27.11.2018. The „Less-Than-10 Seconds-Catch“.
In the evening on the first day when we left Fakarava sailing to Rangiroa (Archipel des Tuamotus, French Polynesia) short before sunset I got the fishing rod out, knowing that this would be the best time to catch something.
I threw the lure in the water and started to release some fishing line, just thinking how much line I should release. No need for thinking anymore. The line started to spin off the reel like crazy. I had a fish on the hook in less than 10 seconds.
Cecilia is my witness.
There was so much tension on the line and the reel came off the rod. Some attachment broke off. I almost lost my catch. Unable to wind up the line with the reel without the fishing rod, I wrapped the line around the winch and winched the fish towards the boat.
A delicious tuna. I cleaned it and put it in the freezer. Next morning Cecilia sliced that fellow in pieces and we already had tuna steaks three days in a row, including today. And guess what we gonna eat tomorrow?
I think I will never top this fishing time in my life.
FAULE HAUT almost totally crashed on a coral reef at Fakarava, on an atoll belonging to the Archipel de Tuamotus, French Polynesia.
I’m not dramatizing.
We (crew Cecilia and I) ran aground on an unmarked and uncharted (and to us invisible) coral reef on Wednesday Nov. 21st in the afternoon at 02:45 h in LAT 16o 29.091S, LON 145o 26.608W
I would like to have this whole scenario on a video, because its indescribable.
We were under sails, tacking/zigzagging inside the atoll of Fakarava heading north with a speed of 4.5 to 5 knots.
All of a sudden we heard a grinding sound and the boat slowed down, moving its way up on a coral reef. We got stuck. We hurried to get the tension out of the sails and got them down and rolled up. We had come to a full stop within two and three seconds. Immediately I grabed my snorkel and goggles and jumped into the water to inspect the situation under the boat.
My greatest concern: did we crash the rudder?
Faule Haut’s guardian angel did a great job.
Too bad, I don’t have pictures of what it looked like underneath the boat:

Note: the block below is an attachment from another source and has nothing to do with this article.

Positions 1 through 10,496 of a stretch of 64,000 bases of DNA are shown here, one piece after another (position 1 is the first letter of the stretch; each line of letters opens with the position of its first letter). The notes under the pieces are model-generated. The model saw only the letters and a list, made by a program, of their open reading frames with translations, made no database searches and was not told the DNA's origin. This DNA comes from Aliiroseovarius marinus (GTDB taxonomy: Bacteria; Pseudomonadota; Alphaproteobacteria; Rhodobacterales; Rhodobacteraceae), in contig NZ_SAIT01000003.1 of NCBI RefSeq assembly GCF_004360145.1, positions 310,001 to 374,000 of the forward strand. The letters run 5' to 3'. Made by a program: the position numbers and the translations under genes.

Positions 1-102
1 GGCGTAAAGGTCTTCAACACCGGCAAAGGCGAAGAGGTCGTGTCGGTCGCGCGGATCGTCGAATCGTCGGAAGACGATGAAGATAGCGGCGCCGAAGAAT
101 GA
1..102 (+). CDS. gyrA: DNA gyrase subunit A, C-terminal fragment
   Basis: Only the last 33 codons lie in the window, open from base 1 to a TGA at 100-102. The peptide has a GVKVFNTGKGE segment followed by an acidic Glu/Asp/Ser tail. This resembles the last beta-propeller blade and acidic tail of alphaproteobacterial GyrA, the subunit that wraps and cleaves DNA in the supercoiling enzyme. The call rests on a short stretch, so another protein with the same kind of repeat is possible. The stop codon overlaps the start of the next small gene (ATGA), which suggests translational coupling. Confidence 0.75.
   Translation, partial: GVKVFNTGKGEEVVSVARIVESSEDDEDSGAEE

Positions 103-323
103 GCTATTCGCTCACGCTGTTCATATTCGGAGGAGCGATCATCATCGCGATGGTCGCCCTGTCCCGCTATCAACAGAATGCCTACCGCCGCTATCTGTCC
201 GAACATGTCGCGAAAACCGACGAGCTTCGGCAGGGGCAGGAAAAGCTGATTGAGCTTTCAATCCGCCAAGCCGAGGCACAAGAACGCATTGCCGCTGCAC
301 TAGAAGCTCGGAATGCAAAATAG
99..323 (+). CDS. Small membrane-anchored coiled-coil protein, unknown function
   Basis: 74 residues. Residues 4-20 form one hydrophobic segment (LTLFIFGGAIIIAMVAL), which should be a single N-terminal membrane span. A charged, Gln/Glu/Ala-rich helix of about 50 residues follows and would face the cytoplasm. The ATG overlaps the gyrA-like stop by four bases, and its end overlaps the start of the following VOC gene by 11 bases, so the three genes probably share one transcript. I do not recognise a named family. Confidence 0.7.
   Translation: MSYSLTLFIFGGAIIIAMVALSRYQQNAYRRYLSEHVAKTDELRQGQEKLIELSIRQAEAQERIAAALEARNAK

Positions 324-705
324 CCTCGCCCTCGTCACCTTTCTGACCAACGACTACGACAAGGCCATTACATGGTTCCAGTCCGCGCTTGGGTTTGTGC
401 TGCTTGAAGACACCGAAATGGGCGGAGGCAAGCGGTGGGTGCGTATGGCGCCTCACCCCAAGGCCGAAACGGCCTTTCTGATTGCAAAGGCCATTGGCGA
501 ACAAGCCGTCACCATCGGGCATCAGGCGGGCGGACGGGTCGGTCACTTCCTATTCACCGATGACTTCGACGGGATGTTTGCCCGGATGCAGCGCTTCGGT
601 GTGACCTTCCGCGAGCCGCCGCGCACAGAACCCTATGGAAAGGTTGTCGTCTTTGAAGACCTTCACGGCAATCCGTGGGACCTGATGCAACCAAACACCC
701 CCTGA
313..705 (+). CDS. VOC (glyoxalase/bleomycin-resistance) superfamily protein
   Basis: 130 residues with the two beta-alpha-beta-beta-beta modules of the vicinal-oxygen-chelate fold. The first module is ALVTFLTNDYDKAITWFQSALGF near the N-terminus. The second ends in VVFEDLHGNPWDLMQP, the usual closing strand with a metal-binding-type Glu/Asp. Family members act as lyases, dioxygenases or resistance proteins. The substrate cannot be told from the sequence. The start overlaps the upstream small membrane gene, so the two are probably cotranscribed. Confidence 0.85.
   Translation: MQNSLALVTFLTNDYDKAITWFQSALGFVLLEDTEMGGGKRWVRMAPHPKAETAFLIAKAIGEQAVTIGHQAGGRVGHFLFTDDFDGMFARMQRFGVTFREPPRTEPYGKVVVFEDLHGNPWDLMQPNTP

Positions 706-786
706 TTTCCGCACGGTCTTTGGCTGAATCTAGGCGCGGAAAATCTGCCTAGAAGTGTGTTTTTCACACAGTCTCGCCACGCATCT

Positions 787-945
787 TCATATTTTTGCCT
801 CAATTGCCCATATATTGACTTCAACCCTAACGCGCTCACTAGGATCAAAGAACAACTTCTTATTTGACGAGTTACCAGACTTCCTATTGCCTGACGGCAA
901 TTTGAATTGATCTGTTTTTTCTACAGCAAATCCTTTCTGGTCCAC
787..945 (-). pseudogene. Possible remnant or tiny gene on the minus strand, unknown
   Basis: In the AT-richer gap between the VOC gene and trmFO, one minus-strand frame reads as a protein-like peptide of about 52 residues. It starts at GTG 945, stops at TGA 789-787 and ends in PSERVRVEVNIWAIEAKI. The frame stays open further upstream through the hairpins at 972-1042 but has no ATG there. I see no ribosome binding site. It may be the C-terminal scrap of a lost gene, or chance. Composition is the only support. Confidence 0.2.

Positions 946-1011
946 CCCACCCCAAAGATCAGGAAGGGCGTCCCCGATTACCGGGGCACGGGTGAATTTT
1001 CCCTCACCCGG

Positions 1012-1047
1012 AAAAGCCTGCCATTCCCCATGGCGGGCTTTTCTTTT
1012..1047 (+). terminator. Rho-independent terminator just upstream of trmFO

We went up on the reef between two coral heads, one on port and one on starboard, each just one meter away from the hull. Had our course been one meter further to port or starboard, we would have crashed the keel against one of these high coral heads that stood there like pillars up to about about 1 m under the water surface, 2 m in diameter. That would have been the death of Faule Haut. The narrow space between these heads was going up slowly like on a hill. That way the boatspeed was reduced slowly (more or less). I estimate, Faule Haut was lifted about 50 cm upwards.
Cecilia helped me to get my second (spare) anchor in the dinghy and I motored 20 meter behind the boat, a little off to starboard. There I dropped it. The end of the anchor rope I wrapped around the winch. I started winching us back the way we came. Well – I tried. It did not work. The tension on the rope was to tight. The anchor started dragging, as I expected. But at least it prevented the boat from being lifted up even more on the reef by the waves and from moving to port against the coral pillar.
I got two more ropes out and tied them together and swam to the corel head that we passed on the starboard side. I wrapped the ropes around the coral head and brought the free end back to the boat. Cecilia wrapped this rope around the winch and started to winch us back. It did work for about 30 or 40 cm, but then it stopped.
I put my goggles on and dived down again to inspect the situation. We had to get back a little to starboard in order not to hit the rudder against the coral head on the port side. So I advised Cecilia put more tension on the rope via the winch while I jumped back in the water and told her to motor backwards under full throttle. I was watching underneath the boat, that our rudder does not touch one of these coral heads. Cecilia did great in following my instructions to where to go and where to turn the rudder. Only me underneath the boat could see the coral heads and the way to get out between them. So Cecilia depended on my instructions. She was handling the steering wheel and the winch at the same time to keep tension on the rope around the starboard winch. It worked. Slowly the boat slid down the reef backwards while the rope that was wrapped around the coral head on starboard kept us from moving against the other coral head on port.
We got free. I did inspect the boat underneath for damage. I could not find any, except some scratches on the bottom of the keel and – of course – there is no more paint on the bottom.
The most important thing: The rudder did not have any contact with the corals. (Neither did the hull.) If that had happened, the rudder would have been crashed, broken off or at least bent, leaving us unmaneuverable.
From what I experienced so far on my cruise (I left my home port in Spain more than 12 month ago), I think my guardian angel has been putting in lots of overtime working 24/7 . Looking forward to meeting him one day eye to eye and shake hands with him. But unlimited thanks and praise deserves my Lord Jesus Christ for assigning such a skillful vigilant one to me. He knew best what I needed.
Cecilia made this sketch for a better understanding: